After Buda and the McLeod brothers demonstrated how loud and make-it-stop irritating just three smallpipes could be on “Ding Dong Merrily on High,” things quieted down for the no-less-lively “Cape Breton Step Dance” featuring Laval’s infectious fiddling and Mooney’s percussive stepping. Mooney’s dancing was actually so percussive that she and Laval would trade two-bar solos with each other as Brzozowski accompanied on harp (with a few foot stomps of her own). All three Glencoe dancers then appeared in bright plaid skirts for their “Highland Dance Set,” accompanied by Luval’s fiddle and the McLeods’ smallpipes.

Return visits by the quaint trio didn’t wear out their welcome. The Glencoes next appeared in black outfits that were bedecked with colorful strips of fabric. Shaking bell sticks in both hands as they danced, they simulated a pair of wassail ceremonies designed to waken the apple orchards in the dead of winter and ensure the hard cider for the coming year. The next costume change was even more surprising as the Glencoe gals shuffled back onto the stage after intermission in sailor suits, doing mock battle with one another as the two bagpipers played the “Sailor’s Hornpipe” behind them.

While the smallpipes’ wind is supplied entirely by a small bellows pumped under the armpit, the bagpipes are fueled by both breath and bellows. Two of them, as was proven by the ensemble’s “Bessie Brown” just before intermission, can be even more make-it-stop loud than three smallpipes – with a rougher, more irritating sound at full blast. A rock concert sensibility would have been helpful, but I found that I’d acclimated well enough by the time we reached the evening’s final medley, finishing with the “Break Your Bass Drone” and “Flett from Flocca.” Meanwhile, Laval pursued his musical travelogue even more extensively than the ladies’ dance rounds, taking us to Orkney, Brittany, Coventry, Sussex, and Gloucester before we were done.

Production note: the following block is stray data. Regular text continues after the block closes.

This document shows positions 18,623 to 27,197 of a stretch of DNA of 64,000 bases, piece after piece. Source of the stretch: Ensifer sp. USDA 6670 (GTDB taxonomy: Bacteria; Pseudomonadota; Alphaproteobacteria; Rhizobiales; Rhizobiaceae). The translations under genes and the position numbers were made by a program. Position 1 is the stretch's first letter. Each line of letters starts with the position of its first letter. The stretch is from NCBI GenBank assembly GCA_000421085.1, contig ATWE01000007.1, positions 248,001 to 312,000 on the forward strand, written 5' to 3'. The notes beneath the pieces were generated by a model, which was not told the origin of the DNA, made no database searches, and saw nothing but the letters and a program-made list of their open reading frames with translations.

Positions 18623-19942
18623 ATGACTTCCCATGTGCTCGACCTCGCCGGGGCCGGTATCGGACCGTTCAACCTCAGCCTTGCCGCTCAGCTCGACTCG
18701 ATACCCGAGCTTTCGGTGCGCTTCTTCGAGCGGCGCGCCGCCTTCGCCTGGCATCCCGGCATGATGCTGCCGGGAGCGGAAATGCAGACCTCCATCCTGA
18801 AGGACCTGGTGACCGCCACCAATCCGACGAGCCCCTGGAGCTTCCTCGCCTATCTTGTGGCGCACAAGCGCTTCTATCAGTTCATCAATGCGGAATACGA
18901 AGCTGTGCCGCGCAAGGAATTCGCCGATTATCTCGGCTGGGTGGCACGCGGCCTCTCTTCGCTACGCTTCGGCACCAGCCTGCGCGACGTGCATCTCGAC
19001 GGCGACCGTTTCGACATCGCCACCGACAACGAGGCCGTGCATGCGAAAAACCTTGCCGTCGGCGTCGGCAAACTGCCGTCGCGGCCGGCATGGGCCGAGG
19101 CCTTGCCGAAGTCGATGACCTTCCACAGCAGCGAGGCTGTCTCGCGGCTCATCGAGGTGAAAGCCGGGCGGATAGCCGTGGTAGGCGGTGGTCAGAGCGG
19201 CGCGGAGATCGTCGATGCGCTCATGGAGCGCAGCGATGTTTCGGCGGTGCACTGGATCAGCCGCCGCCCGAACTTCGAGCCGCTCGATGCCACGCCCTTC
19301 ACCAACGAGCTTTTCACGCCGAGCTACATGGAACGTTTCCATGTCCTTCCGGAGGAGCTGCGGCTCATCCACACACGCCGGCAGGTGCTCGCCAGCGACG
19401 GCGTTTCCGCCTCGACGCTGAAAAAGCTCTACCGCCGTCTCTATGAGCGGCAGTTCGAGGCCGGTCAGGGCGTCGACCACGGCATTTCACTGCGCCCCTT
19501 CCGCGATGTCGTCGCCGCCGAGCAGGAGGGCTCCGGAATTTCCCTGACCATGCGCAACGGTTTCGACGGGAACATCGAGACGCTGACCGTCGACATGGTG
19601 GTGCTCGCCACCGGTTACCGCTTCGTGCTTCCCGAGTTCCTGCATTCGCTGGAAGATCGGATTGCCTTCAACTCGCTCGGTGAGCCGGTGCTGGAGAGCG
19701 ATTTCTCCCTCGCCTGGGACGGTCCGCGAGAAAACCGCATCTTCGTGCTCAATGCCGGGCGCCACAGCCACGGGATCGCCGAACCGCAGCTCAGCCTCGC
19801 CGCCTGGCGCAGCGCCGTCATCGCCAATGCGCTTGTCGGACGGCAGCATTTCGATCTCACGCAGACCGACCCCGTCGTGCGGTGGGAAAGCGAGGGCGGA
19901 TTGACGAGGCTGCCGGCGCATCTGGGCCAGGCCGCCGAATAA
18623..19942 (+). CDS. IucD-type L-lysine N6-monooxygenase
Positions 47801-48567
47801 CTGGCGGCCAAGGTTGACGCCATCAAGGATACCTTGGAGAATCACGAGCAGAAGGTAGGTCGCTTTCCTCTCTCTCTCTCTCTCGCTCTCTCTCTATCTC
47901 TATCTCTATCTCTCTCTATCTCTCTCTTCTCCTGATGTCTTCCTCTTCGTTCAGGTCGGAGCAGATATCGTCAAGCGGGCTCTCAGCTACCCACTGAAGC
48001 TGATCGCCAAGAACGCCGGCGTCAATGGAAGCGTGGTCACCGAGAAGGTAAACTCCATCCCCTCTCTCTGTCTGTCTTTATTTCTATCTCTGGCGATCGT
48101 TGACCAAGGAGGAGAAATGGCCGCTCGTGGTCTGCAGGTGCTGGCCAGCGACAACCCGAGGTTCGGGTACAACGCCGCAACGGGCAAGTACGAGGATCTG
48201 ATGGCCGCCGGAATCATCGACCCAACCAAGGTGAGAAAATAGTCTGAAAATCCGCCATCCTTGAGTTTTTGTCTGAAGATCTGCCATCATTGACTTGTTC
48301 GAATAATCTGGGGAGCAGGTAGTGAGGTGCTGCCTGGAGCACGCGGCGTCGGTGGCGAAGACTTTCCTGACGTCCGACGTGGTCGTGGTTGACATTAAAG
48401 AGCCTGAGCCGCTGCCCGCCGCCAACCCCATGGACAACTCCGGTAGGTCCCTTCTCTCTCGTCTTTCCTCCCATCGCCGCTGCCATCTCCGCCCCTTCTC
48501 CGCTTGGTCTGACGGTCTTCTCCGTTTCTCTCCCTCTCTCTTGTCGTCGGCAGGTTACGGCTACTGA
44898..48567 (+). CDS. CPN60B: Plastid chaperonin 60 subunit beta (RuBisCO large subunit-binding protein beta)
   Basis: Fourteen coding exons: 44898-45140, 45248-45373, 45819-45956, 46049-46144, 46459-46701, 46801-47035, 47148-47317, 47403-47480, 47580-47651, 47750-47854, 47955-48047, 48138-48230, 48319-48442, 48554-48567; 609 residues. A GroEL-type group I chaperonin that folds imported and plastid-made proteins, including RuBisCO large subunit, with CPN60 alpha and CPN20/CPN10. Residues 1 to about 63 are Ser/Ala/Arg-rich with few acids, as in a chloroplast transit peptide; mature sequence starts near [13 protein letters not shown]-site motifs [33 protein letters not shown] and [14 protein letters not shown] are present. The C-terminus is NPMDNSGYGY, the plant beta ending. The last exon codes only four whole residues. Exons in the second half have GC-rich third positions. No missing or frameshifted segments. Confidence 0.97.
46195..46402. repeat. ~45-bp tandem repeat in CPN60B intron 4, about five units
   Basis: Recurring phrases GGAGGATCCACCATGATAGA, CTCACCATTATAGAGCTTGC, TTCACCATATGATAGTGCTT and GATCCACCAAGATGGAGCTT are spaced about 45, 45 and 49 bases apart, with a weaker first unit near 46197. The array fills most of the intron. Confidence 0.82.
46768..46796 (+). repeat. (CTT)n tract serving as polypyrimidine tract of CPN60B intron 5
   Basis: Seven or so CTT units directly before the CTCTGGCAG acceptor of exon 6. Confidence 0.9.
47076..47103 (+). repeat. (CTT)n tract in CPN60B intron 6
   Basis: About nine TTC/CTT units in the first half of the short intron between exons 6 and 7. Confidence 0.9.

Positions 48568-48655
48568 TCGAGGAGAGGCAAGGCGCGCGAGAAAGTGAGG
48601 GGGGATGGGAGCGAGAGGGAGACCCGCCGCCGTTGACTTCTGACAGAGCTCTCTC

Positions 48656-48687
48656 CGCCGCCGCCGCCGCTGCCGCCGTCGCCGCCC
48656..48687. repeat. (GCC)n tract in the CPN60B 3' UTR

Most engaging of all was Laval’s extended excursion to Iceland, from where he brought us some diverting Yuletide legends and anecdotes along with three very entertaining songs. Withholding them until the end of the evening, Laval obviously knew the value of what he had. But he also edited prudently, beginning the “Icelandic Yule Lada,” the local equivalent of “The Twelve Days of Christmas,” on Day 8. There are actually 13 days in the Icelandic tradition, and how that evolved was another narrative. Laval hadn’t sung audibly during the evening, and when he duetted with Scott in “The Wren in the Furze,” we could hear why, for his vocals were chiefly effective in contrasting with the beauty of Scott’s. The backstory of this song, traditionally sung on St. Stephen’s Day after Christmas, meandered into Icelandic history and how the wren became an icon for military betrayal before taking on a radically different meaning for the holidays. Basically, “The Wren” was the weirdest begging song I’ve ever heard.

The final medley began with the “Boar’s Head Carol” and ended with the entire audience clapping rhythmically as the musicians and dancers took their bows, both bagpipes blaring once again. Even that wasn’t a sufficiently emphatic return to Scotland, but Laval wasn’t guilty of an oversight. For an encore, the pipers and the harpist accompanied Scott as she sang “Auld Lang Syne.” I didn’t recognize Scottish laureate Robert Burns’ words – or his brogue – in the stanzas Scott sang, but when the ensemble answered with the refrain, all hearts were in the Highlands.